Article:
by Arida Wright…….
A Key West tradition of the new millennium continues on Sunday, August 20, 2017, from 6:00 to 8:00 p.m., with the Annual Observance of the International Day for the Remembrance of the Slave Trade and of its Abolition, at the Key West African Cemetery memorial monument on Atlantic Boulevard, just west of White Street and adjacent to the West Martello Tower brick fort at Higgs Beach in Key West, Florida.
In Key West, the global observance specifically honors the memory of the 295 refugees, mostly youngsters, buried at the African Cemetery site in 1860, having never recovered from their sufferings incurred during the ocean crossing, even after the care they received in the southernmost city, where they had been brought among a total of 1,432 captives rescued by U.S. Navy steamships from three illegal American-owned slave ships bound for Cuba, and where they were welcomed, housed and provided for by the U.S. Marshal and local residents during their twelve weeks of detention while awaiting being returned to Africa, a circumstance which drew national attention and press coverage, and significantly heightened the debate that would make Civil War inevitable.
The bigger story here is the International Days at the site add to the “case to be made” for the Key West African Cemetery to be considered for UNESCO (United Nations Educational, Scientific and Cultural Organization) World Heritage Site designation (which is highly competitive, and political) or, more likely, official recognition by the UNESCO Slave Route Project.
According to Wikipedia, UNESCO is a specialized agency of the United Nations based in Paris. Its declared purpose is to contribute to peace and security by promoting international collaboration through educational, scientific, and cultural reforms in order to increase universal respect for justice, the rule of law, and human rights along with fundamental freedom proclaimed in the United Nations Charter. www.unesco.org
A World Heritage Site is a landmark or area which has been officially recognized by the United Nations. Sites are selected on the basis of having cultural, historical, and scientific or some other form of significance, and they are legally protected by international treaties. UNESCO regards these sites as being important to the collective interests of humanity.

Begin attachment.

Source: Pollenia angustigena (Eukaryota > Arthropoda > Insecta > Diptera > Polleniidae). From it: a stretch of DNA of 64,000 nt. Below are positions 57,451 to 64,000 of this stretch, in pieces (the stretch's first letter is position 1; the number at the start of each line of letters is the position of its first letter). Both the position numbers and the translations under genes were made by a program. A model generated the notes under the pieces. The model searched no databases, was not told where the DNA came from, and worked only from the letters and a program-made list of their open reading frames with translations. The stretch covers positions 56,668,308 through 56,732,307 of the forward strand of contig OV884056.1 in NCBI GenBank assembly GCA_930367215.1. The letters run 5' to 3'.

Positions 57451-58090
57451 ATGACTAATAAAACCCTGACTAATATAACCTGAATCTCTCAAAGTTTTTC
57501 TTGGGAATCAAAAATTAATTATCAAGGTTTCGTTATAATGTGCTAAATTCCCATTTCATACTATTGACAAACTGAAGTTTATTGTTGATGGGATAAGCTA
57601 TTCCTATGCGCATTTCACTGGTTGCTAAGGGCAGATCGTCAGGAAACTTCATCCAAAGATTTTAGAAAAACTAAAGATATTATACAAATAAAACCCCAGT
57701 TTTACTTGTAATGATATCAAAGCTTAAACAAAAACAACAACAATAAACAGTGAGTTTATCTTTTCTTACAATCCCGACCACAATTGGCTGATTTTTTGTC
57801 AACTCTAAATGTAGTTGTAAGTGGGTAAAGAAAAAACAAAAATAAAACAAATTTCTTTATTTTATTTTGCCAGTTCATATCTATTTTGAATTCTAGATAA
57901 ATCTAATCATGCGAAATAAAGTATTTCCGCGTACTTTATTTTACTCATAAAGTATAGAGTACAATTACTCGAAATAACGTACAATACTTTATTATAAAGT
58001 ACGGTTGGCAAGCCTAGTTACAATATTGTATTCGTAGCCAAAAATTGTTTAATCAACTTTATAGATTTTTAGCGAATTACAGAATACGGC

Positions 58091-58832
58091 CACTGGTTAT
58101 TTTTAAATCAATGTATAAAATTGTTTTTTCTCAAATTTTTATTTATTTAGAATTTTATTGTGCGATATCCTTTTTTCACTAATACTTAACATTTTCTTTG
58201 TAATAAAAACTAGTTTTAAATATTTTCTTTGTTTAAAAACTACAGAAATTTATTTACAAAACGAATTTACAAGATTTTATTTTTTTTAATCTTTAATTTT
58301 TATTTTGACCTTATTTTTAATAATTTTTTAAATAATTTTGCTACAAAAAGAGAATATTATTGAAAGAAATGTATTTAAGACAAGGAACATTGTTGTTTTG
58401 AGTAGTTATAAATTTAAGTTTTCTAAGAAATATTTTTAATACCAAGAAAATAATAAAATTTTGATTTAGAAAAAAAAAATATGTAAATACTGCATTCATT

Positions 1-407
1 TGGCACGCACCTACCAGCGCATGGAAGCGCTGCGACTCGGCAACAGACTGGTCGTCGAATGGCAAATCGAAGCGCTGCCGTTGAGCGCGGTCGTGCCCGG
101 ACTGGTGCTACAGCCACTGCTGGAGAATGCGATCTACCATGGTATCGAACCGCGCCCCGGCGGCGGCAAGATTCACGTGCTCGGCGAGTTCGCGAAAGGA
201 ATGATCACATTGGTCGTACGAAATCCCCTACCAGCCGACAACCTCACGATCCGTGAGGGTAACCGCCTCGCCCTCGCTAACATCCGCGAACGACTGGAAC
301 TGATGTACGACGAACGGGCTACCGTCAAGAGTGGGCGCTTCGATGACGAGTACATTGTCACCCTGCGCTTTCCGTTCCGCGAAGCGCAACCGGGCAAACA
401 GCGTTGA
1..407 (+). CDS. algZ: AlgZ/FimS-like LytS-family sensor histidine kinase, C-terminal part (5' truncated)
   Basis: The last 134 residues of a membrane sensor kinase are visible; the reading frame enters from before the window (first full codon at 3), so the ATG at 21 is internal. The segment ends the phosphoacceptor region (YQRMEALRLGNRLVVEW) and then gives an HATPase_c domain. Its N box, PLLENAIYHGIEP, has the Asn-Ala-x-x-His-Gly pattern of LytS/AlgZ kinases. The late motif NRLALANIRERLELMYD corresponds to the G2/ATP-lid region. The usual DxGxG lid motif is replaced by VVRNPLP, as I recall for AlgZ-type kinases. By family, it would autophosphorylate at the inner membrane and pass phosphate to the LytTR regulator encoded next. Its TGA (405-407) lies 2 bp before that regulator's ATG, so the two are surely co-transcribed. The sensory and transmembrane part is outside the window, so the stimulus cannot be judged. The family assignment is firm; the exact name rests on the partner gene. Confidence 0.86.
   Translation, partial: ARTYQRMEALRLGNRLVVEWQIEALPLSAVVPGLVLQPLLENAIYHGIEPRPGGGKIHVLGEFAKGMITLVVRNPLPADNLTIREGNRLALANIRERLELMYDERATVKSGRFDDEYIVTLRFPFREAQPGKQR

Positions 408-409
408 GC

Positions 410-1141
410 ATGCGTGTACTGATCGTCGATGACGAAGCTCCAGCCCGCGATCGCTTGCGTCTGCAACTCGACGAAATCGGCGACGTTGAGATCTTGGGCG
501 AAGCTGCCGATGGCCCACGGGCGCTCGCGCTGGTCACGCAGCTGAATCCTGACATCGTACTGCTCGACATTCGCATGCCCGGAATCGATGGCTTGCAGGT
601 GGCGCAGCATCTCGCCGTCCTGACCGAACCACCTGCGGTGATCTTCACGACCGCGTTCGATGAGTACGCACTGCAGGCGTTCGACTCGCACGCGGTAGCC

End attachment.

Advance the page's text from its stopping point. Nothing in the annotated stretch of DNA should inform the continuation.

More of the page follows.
The Key West site is unique, being among the rare few on the planet where Africans rescued from slave ships, but who were never sold into slavery, were buried. Given the way that UNESCO likes to recognize sites that are linked to other sites with similar or related stories, some recognition of the global significance of the KW cemetery may be possible. This is huge for wouldn’t it be great if Key West was also internationally known for its cultural contributions to the WORLD than just a place to come, get drunk, get naked and act out your wild fantasies?
I learned from the organizer and lead designer of the artwork at the memorial, Elder Dinizulu Gene Tinnie, “The Cemetery is already listed on the National Register of Historic Places (and might possibly have an opportunity to be “upgraded” to National Historic Landmark), and has an official State Historical Marker. In addition to its importance in itself, it represents a significant Cultural Heritage Tourism asset for a community with an economy that is something like 97% dependent on tourism. We need to get that precious site noted on all tourist maps and in tourist guide books, as well as in the scripted comments that the Conch Train and Trolley Tours drivers share.”
I have often gone and parked in front of the cemetery to have lunch, to calm down after seeing a racially charged movie at the Tropic, to pray or just to be quiet and reflect and one day a trolley drove up, stopped and I heard the narrative of the driver tell the story of the site and ended it by saying, “Let us pause for a moment of silence for the 295 Africans that are buried here at Higgs Beach.” I cried for it was true reverence.
This was much different from the other narrative I’ve heard, where the driver would raise his finger and point people to the Dog Park while driving by and talking about that, basically ignoring the cemetery. I don’t know if all drivers do that, but that day, that driver did. I bring water to pour in remembrance of the young people buried there. It’s a sacred space.
Admission to the Remembrance is free and open to the public, who are invited, but not required, to bring offerings of flowers.
All Photos courtesy of Mel Fisher Maritime Museum curator for AfricanBurialGroundatHiggsBeach.org.